“The key to long term survivability and prosperity has a lot to do with the money management techniques incorporated into the technical system.” — Ed Seykota
Managing your trades is one thing.
But managing your trading account is another.
Let me explain…
Money management is the most significant factor in how your results will be steered in the long run.
So it’s how you adapt your money management rules depending on the obstacle you face.
There are many ways to go about this, but it usually boils down to these three.
Maximum risk per trade
Early in the year, I took a significant drawdown on my forex trading portfolio.
At this point, I was in a -13% drawdown, risking 1% per trade.
But I came to a realization…
If I had risked 2% per trade instead, I would’ve possibly faced a 26% loss!
Can you see how a simple increase of 1% risk per trade could’ve made the difference?
Of course, some traders could stomach it, but nonetheless…
Keeping my risk small at a maximum of 1% risk per trade helped me recover most of the losses.
Of course, your risk per trade depends on the frequency of your trades and the size of your portfolio.
But as a rule of thumb…
Risk 1% per trade when you start trading, decrease it to 0.5% when you’re doing poorly, and consider increasing it up to 3% if you’re doing well.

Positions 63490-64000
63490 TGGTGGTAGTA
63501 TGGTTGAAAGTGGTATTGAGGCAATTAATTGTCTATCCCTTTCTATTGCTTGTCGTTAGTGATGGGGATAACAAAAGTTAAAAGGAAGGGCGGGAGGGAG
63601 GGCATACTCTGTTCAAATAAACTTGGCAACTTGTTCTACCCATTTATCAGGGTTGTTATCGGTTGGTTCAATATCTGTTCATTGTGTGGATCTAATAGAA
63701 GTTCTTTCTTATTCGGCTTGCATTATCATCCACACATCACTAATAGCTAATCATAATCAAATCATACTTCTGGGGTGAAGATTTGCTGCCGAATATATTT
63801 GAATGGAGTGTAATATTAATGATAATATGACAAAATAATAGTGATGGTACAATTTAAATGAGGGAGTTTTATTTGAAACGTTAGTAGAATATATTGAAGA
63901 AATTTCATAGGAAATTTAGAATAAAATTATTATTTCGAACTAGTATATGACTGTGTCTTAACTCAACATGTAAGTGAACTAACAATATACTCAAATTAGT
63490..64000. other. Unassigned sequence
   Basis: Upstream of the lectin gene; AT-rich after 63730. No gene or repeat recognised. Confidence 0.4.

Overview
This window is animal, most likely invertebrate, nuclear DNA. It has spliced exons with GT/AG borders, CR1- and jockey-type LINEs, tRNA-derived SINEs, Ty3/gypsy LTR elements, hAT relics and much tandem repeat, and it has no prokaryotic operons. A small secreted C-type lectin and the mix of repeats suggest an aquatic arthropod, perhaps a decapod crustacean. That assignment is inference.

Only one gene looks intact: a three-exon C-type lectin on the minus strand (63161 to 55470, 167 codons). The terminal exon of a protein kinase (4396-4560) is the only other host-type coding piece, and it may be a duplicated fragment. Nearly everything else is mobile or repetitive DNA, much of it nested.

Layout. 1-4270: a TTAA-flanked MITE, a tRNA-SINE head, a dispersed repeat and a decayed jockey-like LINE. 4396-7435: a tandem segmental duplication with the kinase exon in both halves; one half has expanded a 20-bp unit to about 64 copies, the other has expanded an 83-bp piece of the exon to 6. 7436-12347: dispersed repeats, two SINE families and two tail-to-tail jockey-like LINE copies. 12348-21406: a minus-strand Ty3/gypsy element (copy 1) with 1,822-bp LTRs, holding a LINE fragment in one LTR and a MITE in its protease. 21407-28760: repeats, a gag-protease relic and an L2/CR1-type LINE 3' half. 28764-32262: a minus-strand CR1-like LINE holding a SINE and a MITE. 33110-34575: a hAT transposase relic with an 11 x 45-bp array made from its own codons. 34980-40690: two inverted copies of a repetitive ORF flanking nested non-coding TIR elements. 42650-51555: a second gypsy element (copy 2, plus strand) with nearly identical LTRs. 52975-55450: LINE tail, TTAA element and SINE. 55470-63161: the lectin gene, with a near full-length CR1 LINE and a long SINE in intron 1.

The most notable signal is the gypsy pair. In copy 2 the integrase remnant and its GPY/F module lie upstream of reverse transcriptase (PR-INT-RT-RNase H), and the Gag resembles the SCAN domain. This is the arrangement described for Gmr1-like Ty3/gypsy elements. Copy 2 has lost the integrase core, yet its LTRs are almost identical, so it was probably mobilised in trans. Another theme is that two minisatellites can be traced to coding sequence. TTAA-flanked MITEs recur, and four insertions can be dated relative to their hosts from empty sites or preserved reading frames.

Maximum open trades
You’re not going to believe how many times I get asked this.
But that’s a good thing!
Because you can’t just have a maximum open trades of 20 while you are scalping the markets.
You’d probably need six eyes and ten monitors for it!
Nonetheless, the main concept here is that:
- The lower the frequency (higher timeframe) of your trades are, the more diversified you should be
- The higher the frequency (lower timeframe) of your trades are, the more concentrated you should be on a specific market
What do I mean?
It means that if you are an intraday trader who frequently opens and closes trades…
Then having a maximum open trade of 3-5 would be better.
On the other hand, if you are a trend follower with trades that can last from months to years…
Then having a maximum open trade of 20 or more diversified in different markets would be great.
Again, there’s no fixed number on what your maximum open trades should be.
That’s why I’m sharing with you the principle behind the concept so that you can decide what you think is best for you!
Maximum portfolio drawdown
When I was still in my early stages as a trader, there came a time where my losses were uncontrollable.
Even though I knew how to apply risk management, I kept switching strategies and slowly bleeding money.
It wasn’t until I lost 50% of the whole portfolio that I decided to take a step back and see what was going on.
So, starting from a $1,000.
Down to $500 in just a few months.
That would’ve set me back even more!
Now, why am I sharing this with you?
It’s because that we’ll come to a point where our actions will be dictated by our emotions that will cause us to take in more risk and gamble.
When that happens…
It would help if you had a worst-case scenario plan to STOP trading when your portfolio declines 30% to 40%.
It means that if you have a $5,000 account and it went down to $3,000 (40% drawdown) through consistent losses…
Then you must stop trading and take a bird’s eye view on things that you must improve.
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